The catch here is that Glass Masquerade doesn’t care about the time it takes to skillfully slot the pieces together, it just tells you your time for your own personal information. For example, I spent over eight hours on one puzzle because I fell asleep whilst doing it – I still got the trophy. Speaking of which – Trophy hunters, get your finger over to the ‘buy’ button right now – yeah, it may take about 5-6 hours to complete, as each puzzle will take you 10-20 minutes based on your keen eyes, but the platinum is obtained by simply completing all 25 puzzles.
That’s it – no silly time requirements, no completing without mistakes or whilst sat upside down and reciting ‘Mary had a little Lamb’ as your friend spins you around on your head. A nice, straight forward trophy list which everyone can achieve as they progress throughout the game.
If the images above don’t instantly cause your eyeballs to melt with their gorgeous colours and beautiful ye olde imagery, then you clearly don’t appreciate art. As you travel from country to country, you’ll unlock a wide variety of styles and designs which all look very nice and bright. My one wish would be for the ability to unlock a gallery of sorts, so you can look at the images you’ve unlocked and maybe take a screenshot to use as a wallpaper or something? Upon completion, the clockface appears and the image doesn’t look as ‘clean’ anymore. Plus, if you re-enter one you’ve completed, it starts again, thus not showing you the beauty of the final image.
The music is very calm and relaxing, just like we see/hear in the Lightwood Games games, but it does repeat quite a bit and can get a bit monotonous sounding once you’re near the end of your six-hour single playthrough streak! My advice, maybe don’t play it through in one go – savour it and play one or two regions at a time. I have shown this game to three people and my parents, all of them agree that it’s a perfect relaxation game which requires no logic skills, no thought process, no quick reflexes, nothing. A shaved monkey or a blob could play this game and still have fun and achieve the platinum. However, I don’t condone housing a blob or shaving a monkey to test this theory…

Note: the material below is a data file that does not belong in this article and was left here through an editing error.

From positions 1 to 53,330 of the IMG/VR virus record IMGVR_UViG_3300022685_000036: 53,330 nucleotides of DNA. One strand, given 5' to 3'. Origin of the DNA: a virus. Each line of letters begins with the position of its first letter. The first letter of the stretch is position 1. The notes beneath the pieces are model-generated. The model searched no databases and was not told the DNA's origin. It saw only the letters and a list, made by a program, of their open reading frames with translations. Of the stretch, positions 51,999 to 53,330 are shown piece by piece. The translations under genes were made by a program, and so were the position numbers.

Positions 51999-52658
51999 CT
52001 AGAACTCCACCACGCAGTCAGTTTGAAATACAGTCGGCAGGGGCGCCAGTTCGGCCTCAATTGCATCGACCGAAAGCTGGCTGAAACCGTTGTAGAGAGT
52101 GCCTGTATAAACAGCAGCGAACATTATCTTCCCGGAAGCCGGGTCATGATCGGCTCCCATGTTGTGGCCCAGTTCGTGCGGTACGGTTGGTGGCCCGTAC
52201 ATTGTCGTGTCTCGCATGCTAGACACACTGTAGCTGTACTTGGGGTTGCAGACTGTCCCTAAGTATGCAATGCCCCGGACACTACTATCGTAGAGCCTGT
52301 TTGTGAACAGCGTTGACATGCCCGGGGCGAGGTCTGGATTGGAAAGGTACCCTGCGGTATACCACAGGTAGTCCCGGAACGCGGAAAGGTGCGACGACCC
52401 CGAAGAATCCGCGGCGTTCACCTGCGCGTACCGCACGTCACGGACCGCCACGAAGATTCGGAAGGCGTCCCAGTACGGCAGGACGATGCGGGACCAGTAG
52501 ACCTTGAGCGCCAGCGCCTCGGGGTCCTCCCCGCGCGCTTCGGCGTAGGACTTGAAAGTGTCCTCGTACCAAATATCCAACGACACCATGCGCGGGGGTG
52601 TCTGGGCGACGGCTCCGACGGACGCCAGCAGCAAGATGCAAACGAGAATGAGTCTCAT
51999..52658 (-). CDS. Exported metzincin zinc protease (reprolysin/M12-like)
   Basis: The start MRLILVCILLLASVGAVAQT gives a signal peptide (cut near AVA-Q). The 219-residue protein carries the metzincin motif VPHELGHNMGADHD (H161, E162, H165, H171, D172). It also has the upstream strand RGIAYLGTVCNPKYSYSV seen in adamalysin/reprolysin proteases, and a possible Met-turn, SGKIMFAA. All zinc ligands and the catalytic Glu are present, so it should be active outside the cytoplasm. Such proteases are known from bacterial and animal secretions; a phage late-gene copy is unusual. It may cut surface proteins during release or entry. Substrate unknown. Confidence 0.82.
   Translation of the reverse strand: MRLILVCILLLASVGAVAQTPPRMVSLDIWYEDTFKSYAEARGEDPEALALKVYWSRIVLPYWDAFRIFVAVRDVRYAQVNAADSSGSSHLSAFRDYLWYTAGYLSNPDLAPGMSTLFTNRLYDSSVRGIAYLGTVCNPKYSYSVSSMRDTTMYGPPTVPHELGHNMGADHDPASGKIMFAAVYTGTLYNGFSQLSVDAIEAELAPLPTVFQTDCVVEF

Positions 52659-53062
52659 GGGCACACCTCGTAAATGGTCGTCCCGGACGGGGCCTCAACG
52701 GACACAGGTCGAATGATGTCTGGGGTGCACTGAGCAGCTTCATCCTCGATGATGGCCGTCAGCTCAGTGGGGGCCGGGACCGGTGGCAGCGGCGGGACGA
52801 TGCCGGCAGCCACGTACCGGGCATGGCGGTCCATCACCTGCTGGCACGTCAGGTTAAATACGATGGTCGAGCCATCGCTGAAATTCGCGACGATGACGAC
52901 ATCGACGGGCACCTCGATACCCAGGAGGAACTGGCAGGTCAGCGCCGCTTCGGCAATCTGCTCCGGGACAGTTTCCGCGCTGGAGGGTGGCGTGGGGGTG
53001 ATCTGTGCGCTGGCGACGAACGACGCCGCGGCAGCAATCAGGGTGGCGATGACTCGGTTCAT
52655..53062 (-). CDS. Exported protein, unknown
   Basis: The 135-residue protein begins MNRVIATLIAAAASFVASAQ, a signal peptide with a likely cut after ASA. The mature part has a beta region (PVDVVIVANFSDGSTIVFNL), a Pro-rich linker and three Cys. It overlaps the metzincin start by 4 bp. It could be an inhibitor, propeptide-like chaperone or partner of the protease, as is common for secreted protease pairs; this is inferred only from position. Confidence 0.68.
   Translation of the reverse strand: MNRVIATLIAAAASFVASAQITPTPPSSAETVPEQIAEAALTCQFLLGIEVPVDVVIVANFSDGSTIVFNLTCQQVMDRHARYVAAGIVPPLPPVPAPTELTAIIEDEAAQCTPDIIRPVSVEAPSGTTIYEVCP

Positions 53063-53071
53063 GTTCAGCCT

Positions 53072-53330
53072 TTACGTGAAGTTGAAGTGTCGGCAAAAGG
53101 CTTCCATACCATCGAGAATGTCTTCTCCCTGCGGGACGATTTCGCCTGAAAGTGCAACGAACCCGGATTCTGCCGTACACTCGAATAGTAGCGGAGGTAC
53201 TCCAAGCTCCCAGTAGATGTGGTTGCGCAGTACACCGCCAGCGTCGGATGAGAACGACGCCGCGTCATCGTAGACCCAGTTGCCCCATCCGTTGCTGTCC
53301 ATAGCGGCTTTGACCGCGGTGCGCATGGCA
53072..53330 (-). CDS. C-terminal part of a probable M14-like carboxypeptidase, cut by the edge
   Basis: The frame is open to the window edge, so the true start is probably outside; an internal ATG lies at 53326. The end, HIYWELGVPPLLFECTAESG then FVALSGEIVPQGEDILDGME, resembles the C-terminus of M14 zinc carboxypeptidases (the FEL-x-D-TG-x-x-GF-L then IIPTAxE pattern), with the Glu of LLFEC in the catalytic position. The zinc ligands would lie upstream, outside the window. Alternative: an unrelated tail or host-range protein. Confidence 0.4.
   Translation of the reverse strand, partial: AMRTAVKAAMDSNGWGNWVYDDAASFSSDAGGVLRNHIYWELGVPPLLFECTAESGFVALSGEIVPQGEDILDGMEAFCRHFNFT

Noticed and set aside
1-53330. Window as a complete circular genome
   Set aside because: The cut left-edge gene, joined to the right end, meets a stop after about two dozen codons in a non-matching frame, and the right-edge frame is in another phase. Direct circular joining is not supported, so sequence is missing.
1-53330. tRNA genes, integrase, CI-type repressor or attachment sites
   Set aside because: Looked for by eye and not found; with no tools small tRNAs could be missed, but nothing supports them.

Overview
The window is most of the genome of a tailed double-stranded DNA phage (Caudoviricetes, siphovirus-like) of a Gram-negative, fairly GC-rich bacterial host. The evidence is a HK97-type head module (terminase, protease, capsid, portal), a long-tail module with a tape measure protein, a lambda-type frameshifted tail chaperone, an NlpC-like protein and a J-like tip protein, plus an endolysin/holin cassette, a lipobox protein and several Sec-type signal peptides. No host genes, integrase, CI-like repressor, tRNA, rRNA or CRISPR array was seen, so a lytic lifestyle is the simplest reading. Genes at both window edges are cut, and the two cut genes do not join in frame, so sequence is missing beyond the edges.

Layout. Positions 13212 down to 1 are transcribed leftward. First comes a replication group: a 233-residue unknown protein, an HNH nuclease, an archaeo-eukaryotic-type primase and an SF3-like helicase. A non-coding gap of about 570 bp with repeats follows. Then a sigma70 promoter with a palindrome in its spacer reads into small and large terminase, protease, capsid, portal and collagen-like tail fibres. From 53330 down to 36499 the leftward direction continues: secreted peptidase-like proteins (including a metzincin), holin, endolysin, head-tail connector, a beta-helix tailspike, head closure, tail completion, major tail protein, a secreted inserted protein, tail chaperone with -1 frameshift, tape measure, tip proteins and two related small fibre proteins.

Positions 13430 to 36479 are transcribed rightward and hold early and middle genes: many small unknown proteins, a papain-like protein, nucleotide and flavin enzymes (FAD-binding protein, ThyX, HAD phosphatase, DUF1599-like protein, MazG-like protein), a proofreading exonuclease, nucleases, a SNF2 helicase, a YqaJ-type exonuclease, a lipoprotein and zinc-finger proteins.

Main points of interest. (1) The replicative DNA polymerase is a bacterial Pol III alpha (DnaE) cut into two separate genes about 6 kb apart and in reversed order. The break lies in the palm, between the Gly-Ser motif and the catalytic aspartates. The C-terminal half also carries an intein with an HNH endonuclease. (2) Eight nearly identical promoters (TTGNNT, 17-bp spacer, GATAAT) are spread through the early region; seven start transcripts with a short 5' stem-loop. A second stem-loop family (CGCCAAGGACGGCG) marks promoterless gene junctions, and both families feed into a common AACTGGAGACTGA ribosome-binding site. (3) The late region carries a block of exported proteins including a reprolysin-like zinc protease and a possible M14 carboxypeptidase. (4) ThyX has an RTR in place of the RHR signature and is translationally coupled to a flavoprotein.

One thing I’m not too keen on is the mouse/controller acceleration. As you move around with the left Stick, the movement seems to have the same acceleration you’d see in PC games where it speeds up to mouse to let you move the cursor from one side of the screen to the other with less movement. This resulted in me having to move in short bursts so I didn’t fly all over the screen (see my video below). It’s not a massive negative impact, but it as very noticeable and mildly annoying.
Two puzzles (15 mins of gameplay):
If you’re looking for a nice looking game to relax and wind down with, Glass Masquerade fits the bill perfectly. It’s a jigsaw puzzle in which the image isn’t the key to solving it, the curves and angles of each of the shapes are. This adds a new level of difficulty to the game as well as gives you a great sense of achievement once you successfully slot several slivers in succession. I love that the timer is there purely as a ‘git gud’ mechanic and doesn’t actually halt gameplay or deal any kind of punishment/restriction on those who take their time. Glass Masquerade is quite simply the perfect game to play when you have a spare moment and want to relax.
Trophy hunters and casual puzzle fans should be rushing over to the PSN store right now – it’s a nice easy platinum hidden within a very enjoyable and soothing game. However, it’s about five-six hours long, so don’t expect to be in and out within a matter of minutes like some other easy platinums. All I ask for now is the bonus levels and the sequel make their way to current consoles and Glass Masquerade to come to the PS Vita with a separate trophy list…
- - Very relaxing and great to wind down with
- - The glass images all look spectacular
- - Nice and easy platinum with no annoyingly hard to beat tasks
- - Very colourful and fun for all the family
- - No time limits or punishments for taking your time
- - No way to view the completed artwork (from what I can see)
- - Doesn't include the DLC which is on Steam at the moment
- - Mouse acceleration implemented within the controller movement